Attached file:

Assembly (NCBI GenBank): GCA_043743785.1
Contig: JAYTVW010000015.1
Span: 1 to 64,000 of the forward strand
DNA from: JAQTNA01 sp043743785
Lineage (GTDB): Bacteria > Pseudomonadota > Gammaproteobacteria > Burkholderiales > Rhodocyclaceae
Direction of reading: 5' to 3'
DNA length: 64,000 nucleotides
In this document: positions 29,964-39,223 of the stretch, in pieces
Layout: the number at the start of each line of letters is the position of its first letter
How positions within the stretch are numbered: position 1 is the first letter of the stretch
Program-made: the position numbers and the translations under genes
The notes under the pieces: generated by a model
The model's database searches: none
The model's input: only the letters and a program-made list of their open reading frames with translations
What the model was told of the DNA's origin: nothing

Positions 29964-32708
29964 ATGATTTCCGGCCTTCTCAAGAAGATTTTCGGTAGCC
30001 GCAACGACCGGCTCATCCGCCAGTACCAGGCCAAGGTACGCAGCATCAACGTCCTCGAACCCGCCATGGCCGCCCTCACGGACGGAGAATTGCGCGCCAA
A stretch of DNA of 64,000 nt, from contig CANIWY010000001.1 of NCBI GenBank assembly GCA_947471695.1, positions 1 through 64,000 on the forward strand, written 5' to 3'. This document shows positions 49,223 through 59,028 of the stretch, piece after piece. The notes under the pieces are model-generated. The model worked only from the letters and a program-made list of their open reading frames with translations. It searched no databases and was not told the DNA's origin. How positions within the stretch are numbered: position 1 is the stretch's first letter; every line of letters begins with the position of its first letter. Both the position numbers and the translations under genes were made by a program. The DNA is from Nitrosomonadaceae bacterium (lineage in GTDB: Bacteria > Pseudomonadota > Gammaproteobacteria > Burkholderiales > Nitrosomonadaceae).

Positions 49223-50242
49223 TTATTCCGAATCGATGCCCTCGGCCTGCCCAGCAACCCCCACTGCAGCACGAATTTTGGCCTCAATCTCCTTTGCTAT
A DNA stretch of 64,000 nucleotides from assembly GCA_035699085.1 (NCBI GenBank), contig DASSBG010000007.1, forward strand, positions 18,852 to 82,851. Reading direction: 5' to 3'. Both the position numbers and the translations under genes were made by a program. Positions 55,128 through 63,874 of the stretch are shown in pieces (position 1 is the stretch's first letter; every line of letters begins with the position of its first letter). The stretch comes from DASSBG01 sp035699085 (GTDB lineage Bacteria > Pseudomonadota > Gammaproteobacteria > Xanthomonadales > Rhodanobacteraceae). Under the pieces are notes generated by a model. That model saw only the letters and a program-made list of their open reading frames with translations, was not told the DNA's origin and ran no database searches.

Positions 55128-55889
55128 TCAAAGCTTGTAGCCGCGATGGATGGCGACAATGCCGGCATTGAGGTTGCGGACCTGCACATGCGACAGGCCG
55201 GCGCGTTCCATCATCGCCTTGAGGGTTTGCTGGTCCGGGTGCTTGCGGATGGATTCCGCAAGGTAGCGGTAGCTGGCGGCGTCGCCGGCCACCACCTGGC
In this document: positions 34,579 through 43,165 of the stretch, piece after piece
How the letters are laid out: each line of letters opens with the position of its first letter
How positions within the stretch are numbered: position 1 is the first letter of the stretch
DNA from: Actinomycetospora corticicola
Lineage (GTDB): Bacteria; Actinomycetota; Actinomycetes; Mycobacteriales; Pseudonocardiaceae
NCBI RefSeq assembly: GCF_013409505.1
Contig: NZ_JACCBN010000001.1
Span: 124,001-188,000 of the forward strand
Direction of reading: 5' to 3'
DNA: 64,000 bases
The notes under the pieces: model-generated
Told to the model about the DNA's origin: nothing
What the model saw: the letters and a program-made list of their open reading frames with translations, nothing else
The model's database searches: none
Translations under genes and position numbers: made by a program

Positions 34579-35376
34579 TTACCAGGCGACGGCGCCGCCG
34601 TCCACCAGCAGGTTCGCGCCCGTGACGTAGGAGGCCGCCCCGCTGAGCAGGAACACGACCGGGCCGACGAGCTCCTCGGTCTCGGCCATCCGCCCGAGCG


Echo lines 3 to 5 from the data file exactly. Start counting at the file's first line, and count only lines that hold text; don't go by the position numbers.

Span: 1 to 64,000 of the forward strand
DNA from: JAQTNA01 sp043743785
Lineage (GTDB): Bacteria > Pseudomonadota > Gammaproteobacteria > Burkholderiales > Rhodocyclaceae